It’s one of 2018’s best, so why did Code­mas­ters’ cult racer On­Rush only sell 1,000 copies at launch?

XBox: The Official Magazine - - START - Alex Nel­son Pub­lisheR Deep Sil­ver / De­vel­oper Code­mas­ters / For­mat Xbox One / re­lease date June 2018

The story of On­Rush is a sad al­le­gory for the on­go­ing in­jus­tice of the mod­ern games in­dus­try. A rac­ing game with a dif­fer­ence, Code­mas­ters’ lat­est ti­tle re­port­edly sold a pal­try 1,000 phys­i­cal copies at launch, and re­dun­dan­cies at the com­pany – in­clud­ing that of game di­rec­tor Paul Rustchyn­sky – fol­lowed less than two months af­ter re­lease.

But On­Rush is not an­other bynum­bers racer ham­pered by bugs and a lack of orig­i­nal ideas, it’s gen­uinely one of the best games of 2018. It’s a game that – while ini­tially an­ar­chic – clicks when you put some time into it, and quickly be­comes a driv­ing ex­pe­ri­ence un­like any other.

So why did it fail to res­onate? It could be down to the premise. On­Rush is a rac­ing game in which there is no sin­gu­lar win­ner. In fact, there’s no tra­di­tional ‘fin­ish­ing line’ at all. In­stead, think of it as a com­pet­i­tive shooter on wheels – Call Of Duty with car­bu­ret­tors, or Over­watch with over­steer – two teams of driv­ers pit­ted against each other in a se­ries of ob­jec­tive-based match-ups. Switch – a riff on COD’s Gun Game in re­verse – gives driv­ers three lives, and crash­ing out of the stam­pede sees you up­graded to the next class of ve­hi­cle. Count­down has you slalom­ing through gates to de­lay a tick­ing timer, while Lock­down is King of the Hill with cat­alyt­i­cally con­verted pan­de­mo­nium.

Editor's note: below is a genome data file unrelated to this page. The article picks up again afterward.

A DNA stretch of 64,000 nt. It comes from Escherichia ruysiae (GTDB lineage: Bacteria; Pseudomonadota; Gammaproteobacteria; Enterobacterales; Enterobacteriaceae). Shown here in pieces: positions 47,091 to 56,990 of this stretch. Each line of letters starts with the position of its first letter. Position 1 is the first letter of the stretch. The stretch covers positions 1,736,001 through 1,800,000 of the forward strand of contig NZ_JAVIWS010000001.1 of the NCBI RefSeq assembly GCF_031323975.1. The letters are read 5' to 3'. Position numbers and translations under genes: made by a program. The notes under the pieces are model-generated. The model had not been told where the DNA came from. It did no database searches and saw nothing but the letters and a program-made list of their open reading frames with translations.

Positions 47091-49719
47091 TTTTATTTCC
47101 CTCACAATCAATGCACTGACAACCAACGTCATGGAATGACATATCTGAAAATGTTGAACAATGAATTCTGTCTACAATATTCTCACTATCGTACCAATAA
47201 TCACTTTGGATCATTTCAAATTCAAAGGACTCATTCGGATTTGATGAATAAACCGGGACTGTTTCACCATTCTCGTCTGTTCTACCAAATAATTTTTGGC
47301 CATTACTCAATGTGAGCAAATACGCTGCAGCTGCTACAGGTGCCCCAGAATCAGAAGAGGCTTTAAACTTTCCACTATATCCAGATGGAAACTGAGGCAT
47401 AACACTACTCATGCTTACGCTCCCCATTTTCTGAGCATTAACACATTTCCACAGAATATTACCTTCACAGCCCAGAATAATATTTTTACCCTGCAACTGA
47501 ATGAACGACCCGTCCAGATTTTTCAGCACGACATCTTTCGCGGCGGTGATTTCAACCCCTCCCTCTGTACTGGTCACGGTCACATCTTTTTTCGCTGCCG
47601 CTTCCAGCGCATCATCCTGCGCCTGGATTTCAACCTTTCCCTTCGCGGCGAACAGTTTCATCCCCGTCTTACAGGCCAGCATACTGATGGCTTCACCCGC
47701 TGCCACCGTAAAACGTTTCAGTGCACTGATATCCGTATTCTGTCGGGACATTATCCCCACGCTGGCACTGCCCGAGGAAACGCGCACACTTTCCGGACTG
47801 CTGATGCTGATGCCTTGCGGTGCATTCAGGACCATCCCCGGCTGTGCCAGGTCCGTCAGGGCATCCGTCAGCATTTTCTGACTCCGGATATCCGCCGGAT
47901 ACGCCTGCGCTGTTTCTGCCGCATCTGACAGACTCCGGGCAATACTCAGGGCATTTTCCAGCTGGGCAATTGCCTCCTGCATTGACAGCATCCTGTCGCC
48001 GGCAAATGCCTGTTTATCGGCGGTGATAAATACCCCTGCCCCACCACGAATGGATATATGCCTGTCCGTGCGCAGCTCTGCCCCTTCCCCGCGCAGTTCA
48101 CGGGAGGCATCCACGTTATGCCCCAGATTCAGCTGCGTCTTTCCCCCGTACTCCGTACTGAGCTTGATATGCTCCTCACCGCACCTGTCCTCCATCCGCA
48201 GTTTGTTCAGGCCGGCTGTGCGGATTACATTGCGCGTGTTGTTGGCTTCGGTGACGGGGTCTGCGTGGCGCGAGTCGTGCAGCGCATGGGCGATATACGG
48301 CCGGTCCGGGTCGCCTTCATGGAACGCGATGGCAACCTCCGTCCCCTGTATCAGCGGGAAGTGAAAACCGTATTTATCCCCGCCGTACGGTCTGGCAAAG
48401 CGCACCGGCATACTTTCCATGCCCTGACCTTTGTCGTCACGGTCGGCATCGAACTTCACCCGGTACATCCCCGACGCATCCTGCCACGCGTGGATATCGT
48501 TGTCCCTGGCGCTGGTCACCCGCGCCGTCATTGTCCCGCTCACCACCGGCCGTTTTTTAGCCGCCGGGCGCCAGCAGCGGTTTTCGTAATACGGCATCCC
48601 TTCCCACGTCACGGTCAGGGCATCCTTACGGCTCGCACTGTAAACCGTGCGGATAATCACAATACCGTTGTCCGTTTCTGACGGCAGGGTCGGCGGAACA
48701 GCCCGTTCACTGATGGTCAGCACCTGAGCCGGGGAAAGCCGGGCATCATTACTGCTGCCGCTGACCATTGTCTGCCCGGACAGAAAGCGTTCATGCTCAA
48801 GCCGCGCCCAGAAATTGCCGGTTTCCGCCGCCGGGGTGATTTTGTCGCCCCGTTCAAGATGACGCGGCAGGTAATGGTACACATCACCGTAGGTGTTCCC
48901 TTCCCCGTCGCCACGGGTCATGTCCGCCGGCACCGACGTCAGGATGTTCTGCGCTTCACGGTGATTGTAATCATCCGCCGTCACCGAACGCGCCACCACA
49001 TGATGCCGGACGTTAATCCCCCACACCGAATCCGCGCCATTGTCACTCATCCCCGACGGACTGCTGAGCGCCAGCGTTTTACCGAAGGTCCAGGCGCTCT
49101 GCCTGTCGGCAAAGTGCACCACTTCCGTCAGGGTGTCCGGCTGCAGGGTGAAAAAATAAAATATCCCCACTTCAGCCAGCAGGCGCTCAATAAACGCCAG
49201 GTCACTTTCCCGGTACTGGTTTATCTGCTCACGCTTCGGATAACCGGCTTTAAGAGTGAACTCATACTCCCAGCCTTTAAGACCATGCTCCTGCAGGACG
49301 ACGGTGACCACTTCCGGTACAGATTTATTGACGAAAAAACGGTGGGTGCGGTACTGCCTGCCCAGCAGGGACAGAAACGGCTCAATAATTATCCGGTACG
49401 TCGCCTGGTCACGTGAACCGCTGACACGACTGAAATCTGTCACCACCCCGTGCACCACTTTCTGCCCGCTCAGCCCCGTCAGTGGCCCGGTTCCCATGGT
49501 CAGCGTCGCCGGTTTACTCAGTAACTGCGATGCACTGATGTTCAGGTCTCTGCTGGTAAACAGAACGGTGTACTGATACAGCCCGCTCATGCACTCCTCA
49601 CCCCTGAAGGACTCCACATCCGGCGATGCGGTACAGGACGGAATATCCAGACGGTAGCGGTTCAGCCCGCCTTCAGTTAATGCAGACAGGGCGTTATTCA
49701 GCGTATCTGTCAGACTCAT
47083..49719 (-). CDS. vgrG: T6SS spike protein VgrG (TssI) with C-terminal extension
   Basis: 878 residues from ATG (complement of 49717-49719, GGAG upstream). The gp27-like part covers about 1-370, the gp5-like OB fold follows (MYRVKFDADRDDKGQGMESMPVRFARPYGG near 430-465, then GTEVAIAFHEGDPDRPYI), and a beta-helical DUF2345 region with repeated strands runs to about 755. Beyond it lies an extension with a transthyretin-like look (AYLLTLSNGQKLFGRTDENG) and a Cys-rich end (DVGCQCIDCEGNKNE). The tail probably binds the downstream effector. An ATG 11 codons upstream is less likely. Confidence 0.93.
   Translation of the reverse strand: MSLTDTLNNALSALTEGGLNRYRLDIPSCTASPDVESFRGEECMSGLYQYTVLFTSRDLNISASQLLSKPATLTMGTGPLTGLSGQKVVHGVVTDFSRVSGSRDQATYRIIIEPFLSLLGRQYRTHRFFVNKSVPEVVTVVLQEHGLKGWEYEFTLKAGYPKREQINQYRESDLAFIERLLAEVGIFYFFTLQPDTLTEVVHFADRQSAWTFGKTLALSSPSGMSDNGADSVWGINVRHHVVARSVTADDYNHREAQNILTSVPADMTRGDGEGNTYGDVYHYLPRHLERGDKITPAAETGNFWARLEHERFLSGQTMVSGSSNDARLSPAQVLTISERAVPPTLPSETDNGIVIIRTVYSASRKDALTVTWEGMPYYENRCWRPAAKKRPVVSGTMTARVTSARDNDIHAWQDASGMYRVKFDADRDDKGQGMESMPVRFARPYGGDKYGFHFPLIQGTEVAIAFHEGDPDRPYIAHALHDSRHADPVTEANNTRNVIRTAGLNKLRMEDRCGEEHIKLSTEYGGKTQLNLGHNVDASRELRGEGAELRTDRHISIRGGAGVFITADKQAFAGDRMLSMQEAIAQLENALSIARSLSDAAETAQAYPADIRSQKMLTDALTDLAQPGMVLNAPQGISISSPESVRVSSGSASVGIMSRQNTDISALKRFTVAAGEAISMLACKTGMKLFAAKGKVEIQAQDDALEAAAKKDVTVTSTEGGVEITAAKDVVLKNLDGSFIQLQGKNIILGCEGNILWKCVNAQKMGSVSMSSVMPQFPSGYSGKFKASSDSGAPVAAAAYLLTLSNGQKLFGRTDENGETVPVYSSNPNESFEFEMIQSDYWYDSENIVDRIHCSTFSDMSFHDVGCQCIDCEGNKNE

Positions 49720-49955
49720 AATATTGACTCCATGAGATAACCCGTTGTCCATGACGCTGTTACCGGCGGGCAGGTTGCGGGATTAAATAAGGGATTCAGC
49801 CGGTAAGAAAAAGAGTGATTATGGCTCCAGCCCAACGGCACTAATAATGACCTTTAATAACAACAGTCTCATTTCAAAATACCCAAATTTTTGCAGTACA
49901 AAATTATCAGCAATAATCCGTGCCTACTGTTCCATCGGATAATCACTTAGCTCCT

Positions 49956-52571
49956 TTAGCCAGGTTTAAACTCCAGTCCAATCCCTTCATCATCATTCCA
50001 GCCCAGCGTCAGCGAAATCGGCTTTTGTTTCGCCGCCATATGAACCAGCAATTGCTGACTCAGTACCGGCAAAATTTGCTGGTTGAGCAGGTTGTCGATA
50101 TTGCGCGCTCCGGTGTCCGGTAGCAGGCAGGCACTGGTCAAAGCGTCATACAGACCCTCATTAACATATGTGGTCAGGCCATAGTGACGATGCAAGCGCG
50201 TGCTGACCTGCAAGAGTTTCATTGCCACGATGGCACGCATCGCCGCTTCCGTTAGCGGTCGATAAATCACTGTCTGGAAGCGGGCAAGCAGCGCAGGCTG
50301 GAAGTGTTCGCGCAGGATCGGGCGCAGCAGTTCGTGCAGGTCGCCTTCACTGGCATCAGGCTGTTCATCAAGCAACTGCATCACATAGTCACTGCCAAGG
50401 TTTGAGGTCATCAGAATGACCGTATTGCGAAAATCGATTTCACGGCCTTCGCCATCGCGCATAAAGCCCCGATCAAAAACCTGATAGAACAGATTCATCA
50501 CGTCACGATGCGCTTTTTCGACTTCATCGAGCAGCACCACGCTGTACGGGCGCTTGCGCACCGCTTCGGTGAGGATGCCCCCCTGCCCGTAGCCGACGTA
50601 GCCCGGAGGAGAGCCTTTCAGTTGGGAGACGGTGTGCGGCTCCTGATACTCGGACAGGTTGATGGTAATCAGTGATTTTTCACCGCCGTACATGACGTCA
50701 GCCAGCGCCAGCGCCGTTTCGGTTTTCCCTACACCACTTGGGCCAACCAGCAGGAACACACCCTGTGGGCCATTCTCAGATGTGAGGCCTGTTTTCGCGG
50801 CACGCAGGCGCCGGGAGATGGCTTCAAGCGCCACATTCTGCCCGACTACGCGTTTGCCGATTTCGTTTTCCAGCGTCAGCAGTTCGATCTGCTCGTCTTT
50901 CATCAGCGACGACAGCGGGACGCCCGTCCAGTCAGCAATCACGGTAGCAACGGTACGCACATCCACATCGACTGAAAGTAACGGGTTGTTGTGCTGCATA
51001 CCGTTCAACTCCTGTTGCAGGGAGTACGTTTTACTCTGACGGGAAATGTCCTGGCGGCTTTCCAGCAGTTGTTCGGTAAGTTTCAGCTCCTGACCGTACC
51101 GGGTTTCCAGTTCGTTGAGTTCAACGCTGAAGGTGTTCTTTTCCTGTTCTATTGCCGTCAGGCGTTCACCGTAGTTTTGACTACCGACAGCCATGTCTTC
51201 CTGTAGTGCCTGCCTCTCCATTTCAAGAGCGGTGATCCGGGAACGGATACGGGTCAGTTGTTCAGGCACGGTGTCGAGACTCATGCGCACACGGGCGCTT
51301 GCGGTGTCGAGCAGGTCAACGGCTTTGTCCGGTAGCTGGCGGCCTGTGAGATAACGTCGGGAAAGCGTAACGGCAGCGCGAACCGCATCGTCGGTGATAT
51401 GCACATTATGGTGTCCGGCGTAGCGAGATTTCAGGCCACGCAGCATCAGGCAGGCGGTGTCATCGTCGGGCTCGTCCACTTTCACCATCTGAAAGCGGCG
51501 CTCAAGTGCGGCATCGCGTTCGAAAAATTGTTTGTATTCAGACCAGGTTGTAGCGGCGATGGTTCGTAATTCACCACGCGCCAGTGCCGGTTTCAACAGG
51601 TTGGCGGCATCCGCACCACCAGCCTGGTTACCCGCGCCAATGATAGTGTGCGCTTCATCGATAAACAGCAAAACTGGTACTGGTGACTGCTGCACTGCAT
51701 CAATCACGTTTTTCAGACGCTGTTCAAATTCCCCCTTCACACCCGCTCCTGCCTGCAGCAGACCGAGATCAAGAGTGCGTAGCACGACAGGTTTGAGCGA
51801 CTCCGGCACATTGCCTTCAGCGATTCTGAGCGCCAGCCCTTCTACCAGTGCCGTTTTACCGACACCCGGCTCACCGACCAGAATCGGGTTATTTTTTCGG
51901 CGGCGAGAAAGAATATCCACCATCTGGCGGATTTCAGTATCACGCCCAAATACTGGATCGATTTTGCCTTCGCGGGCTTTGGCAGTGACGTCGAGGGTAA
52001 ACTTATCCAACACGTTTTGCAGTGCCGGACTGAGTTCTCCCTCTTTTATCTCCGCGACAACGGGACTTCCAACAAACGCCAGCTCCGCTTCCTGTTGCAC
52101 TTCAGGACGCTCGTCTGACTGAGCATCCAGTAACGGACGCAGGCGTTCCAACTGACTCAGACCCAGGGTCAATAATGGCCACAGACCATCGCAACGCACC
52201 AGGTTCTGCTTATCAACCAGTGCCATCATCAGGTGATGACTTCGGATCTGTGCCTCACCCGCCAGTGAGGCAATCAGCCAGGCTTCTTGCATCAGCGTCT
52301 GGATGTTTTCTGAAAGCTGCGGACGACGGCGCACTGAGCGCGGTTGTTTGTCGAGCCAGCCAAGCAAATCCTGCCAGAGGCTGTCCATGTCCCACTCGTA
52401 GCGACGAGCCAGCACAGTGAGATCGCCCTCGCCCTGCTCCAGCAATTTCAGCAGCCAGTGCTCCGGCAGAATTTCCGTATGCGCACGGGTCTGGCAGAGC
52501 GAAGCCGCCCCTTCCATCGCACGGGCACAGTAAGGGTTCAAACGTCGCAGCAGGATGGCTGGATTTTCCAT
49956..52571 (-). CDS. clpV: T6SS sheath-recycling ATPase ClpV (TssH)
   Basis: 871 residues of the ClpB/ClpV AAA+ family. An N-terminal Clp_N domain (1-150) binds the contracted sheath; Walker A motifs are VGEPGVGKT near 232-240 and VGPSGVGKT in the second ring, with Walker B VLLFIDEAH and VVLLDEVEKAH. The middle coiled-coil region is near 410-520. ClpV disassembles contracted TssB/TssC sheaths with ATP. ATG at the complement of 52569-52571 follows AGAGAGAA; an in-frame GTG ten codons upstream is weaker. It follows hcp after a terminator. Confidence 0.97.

It’s not like any driv­ing game you’ve played be­fore. ‘Fod­der’ cars are sent out along­side play­ers as take­down tar­gets to fill your boost me­ter, each car comes with a unique set of perks, and there’s even a ‘Play of the Game’ style stats break­down at the end of each match.

While that’s a revo­lu­tion­ary take on the rac­ing genre, to a lot of gamers, the idea of hav­ing no clear win­ner and in­stead hand­ing the glory to an en­tire team of com­peti­tors might be off-putting.

No rush

At first glance, On­Rush is chaotic to the point of con­fu­sion, as bro­ken chas­sis and flail­ing mo­tor­cy­cle rid­ers go rag­dolling across the map in a shower of nuts, bolts and par­ti­cle ef­fects. It can get a bit overwhelmi­ng. But stick with it and the nu­ances start to make them­selves known; you’ll soon be find­ing your­self vy­ing for that all im­por­tant ‘MVP’ crown once you’ve got the hang of it. There’s noth­ing quite as sat­is­fy­ing as On­Rush’s take­downs, some of the best seen in gam­ing since 2004’s Burnout 3: Take­down. Time a side-swipe just right, and you’ll wreck your op­po­nent, the cam­era swing­ing be­hind you to cap­ture the ki­netic chaos in glo­ri­ous slow mo­tion. Burn enough boost, and you’ll earn the On­Rush abil­ity, a white-knuckle ex­plo­sion of speed and mo­tion-blur that es­sen­tially grants you one-touch take­downs for a few mo­ments. It’s the aerial take­downs that prove most sat­is­fy­ing: a light tap of the boost but­ton al­lows you to hone in on ground-based op­po­nents, and crush­ing down on them feels great.

It’s solid in ev­ery way – even on the base Xbox One it looks in­cred­i­ble – and with Code­mas­ters de­liv­er­ing promised up­dates de­spite the lay­offs, post-launch sup­port has been strong. Per­haps the only ben­e­fit of the game’s fi­nan­cial short­com­ing is that it’ll be avail­able for peanuts at your lo­cal game store, but dis­counted price or not, On­Rush is worth your cash. A cult fan­base is con­firmed, but the good peo­ple of Code­mas­ters de­serve more recog­ni­tion for dar­ing to be dif­fer­ent. ■

“There’s noth­ing quite as sat­is­fy­ing as On­Rush’s take­downs, some of the best in gam­ing since Burnout 3”

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